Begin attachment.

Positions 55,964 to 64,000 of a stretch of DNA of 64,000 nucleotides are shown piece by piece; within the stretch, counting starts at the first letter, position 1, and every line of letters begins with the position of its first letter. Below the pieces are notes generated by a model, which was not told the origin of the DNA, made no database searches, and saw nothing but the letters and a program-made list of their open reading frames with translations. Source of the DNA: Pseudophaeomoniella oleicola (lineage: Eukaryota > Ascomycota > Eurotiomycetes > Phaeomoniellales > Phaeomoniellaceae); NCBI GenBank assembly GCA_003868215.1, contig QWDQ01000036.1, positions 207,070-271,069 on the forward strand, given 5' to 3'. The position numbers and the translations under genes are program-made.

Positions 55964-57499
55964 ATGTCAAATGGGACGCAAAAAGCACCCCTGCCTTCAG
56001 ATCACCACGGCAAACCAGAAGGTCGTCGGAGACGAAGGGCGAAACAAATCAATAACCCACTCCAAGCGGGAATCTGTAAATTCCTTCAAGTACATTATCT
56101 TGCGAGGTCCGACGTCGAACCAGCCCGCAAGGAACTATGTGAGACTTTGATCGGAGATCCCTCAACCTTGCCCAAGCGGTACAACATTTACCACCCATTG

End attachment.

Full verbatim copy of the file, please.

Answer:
Positions 55,964 to 64,000 of a stretch of DNA of 64,000 nucleotides are shown piece by piece; within the stretch, counting starts at the first letter, position 1, and every line of letters begins with the position of its first letter. Below the pieces are notes generated by a model, which was not told the origin of the DNA, made no database searches, and saw nothing but the letters and a program-made list of their open reading frames with translations. Source of the DNA: Pseudophaeomoniella oleicola (lineage: Eukaryota > Ascomycota > Eurotiomycetes > Phaeomoniellales > Phaeomoniellaceae); NCBI GenBank assembly GCA_003868215.1, contig QWDQ01000036.1, positions 207,070-271,069 on the forward strand, given 5' to 3'. The position numbers and the translations under genes are program-made.

Positions 55964-57499
55964 ATGTCAAATGGGACGCAAAAAGCACCCCTGCCTTCAG
56001 ATCACCACGGCAAACCAGAAGGTCGTCGGAGACGAAGGGCGAAACAAATCAATAACCCACTCCAAGCGGGAATCTGTAAATTCCTTCAAGTACATTATCT
56101 TGCGAGGTCCGACGTCGAACCAGCCCGCAAGGAACTATGTGAGACTTTGATCGGAGATCCCTCAACCTTGCCCAAGCGGTACAACATTTACCACCCATTG